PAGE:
Nevertheless, sales of rice mixes declined by nearly 3% in constant prices from 1998 to 2003. The declines began in 2000, fueled by the same factors negatively impacting sales of plain rice. Between 2003 and 2008, sales of rice mixes are expected to increase by 6% at current prices and decline by 6% at constant 2003 prices. Sales should be strongest in brands featuring Asian, Middle Eastern and Cajun flavors, and Mintel believes this indicates “a potential for new products that feature spices found in other popular ethnic dishes.”

The Plain, The Plain

One segment's gain is another's loss, however, and unfortunately for plain rice manufacturers, the success of rice mixes has been at the expense of their products. Sales of plain rice declined by 20% in constant prices from 1998 to 2003. Private label products led the plain rice market, slightly ahead of the 23% market share posted by Riviana.

Unfortunately, the immediate future of plain rice products does not hold much promise. Mintel believes sales will fall by 9% at current prices and by 19% at constant 2003 prices from 2003 to 2008. The decline will be the result of continually declining cooking skills and consumers' unwillingness to cook from scratch. Furthermore, flavored rice dish offerings likely will present further competition to plain rices.

Bean Better

Sales of pork and beans and baked beans were flat in constant dollars from 1998 to 2002, a fairly sad situation considering baked beans alone are the fastest-growing category of side dishes. The bright spot came from Bush Brothers' brands, which steadily introduced products, increased regional distribution and provided substantial advertising support to its products. The early 1990s saw Bush Brothers products benefiting from studies touting the positive impact of beans on health, as a low-cholesterol source of protein and fiber. Similar to rice (and for many of the same reasons, Mintel discovered), beans posted their steepest drop in 2000, due to new products in the shelf-stable aisle, such as Kraft's Stove Top Oven Classics meals.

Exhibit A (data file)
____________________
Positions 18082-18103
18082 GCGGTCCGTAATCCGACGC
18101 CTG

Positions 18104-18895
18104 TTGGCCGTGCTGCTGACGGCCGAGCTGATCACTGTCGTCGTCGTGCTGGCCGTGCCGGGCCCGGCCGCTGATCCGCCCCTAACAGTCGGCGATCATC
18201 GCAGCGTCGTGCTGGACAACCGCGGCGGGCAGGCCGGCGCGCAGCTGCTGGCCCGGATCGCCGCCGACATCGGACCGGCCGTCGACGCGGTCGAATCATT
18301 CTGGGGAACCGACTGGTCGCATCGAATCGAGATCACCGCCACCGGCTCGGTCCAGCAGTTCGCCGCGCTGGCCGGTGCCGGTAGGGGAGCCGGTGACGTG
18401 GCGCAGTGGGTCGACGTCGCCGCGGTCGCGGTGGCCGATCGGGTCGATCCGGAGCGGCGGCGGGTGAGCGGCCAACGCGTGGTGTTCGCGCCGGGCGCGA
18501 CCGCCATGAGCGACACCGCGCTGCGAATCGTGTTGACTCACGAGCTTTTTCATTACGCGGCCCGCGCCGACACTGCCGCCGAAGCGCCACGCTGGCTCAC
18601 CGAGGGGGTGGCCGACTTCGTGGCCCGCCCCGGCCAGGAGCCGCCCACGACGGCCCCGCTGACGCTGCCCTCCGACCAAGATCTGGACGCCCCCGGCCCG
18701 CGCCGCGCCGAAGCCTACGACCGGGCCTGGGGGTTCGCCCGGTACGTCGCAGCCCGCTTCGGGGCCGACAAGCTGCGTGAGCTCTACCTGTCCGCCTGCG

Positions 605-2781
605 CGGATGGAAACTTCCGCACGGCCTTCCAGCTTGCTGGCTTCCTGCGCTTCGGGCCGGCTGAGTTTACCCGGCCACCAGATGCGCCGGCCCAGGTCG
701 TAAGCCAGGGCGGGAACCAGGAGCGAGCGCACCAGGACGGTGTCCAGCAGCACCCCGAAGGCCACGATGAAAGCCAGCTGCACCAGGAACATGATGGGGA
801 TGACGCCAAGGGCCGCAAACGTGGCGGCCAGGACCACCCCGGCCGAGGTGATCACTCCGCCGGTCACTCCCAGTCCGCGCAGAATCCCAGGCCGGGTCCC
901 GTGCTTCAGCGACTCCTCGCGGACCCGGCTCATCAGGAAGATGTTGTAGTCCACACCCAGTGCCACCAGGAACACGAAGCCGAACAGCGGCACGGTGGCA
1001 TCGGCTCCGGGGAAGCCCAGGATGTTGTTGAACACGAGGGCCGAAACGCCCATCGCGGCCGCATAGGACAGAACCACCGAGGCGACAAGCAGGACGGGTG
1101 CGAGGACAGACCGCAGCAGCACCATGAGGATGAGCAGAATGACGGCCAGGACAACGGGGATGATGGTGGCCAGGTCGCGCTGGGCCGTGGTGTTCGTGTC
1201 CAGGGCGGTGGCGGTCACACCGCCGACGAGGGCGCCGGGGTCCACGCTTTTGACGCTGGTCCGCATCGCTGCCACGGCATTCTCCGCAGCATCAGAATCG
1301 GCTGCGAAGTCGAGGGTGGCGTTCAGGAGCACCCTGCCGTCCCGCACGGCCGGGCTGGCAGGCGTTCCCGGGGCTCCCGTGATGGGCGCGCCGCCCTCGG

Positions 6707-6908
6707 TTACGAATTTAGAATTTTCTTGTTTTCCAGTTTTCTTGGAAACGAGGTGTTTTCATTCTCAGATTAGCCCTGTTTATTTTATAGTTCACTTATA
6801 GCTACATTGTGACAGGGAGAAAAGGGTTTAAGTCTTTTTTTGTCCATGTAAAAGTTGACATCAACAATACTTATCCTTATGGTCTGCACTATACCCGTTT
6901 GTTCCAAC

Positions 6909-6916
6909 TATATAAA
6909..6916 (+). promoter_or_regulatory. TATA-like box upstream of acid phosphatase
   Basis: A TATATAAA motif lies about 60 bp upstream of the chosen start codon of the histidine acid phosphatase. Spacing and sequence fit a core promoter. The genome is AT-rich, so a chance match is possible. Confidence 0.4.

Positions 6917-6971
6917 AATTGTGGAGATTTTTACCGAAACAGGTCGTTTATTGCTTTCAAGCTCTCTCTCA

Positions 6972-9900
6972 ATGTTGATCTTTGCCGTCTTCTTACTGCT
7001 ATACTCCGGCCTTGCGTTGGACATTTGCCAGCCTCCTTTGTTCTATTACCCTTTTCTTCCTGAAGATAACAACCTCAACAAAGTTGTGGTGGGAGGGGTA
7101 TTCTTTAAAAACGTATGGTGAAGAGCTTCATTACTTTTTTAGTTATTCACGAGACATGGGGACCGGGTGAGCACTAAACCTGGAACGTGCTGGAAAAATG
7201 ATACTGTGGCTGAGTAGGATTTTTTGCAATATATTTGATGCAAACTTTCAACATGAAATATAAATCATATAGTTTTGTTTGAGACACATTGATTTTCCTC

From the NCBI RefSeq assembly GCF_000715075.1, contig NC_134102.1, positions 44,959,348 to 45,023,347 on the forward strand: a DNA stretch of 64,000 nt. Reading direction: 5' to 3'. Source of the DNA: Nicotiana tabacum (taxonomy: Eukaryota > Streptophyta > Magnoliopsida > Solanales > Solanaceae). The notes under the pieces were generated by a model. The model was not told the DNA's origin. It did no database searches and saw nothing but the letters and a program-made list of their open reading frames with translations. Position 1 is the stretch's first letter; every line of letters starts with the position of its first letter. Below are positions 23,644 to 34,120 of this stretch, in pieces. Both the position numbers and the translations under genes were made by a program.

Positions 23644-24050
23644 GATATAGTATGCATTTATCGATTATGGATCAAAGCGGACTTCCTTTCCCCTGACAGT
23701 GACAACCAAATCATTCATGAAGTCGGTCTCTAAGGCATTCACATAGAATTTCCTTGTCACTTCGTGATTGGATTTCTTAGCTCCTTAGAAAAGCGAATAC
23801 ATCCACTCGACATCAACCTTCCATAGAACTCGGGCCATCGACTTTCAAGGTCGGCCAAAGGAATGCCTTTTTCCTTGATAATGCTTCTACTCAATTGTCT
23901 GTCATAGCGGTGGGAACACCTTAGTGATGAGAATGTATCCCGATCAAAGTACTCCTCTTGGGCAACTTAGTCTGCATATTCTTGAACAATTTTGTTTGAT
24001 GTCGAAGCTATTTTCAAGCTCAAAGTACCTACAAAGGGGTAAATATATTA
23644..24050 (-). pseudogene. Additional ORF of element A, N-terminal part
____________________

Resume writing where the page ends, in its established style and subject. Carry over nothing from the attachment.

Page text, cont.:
Bush Brothers' aggressive marketing efforts somewhat obscured other bean-producing companies, and may have overridden trends for the segment. If Baby Boomers continue to avoid beans, the segment could face the possibility of future declines, as their best customers (mature Americans) are replaced by generations with no habit of eating beans.

Pork and beans and baked beans are a low-cholesterol, high-protein and high-fiber food. Through emphasizing these benefits, companies could boost sales further. As is, Mintel believes total sales of pork and beans and baked beans will grow by 12% at current prices and decline by 1% at constant 2003 prices from 2003 to 2008.

Aging Pasta Mixes

Sales of pasta and sauce mixes declined 9% in constant dollars from 1998 to 2003, a result of an aging stable of products and direct competition from new meal kits. Similar to other side dishes, sales dropped drastically in 2000. That year saw a number of new meal kits introduced, supported by massive advertising campaigns that helped lure many regular users of pasta mixes.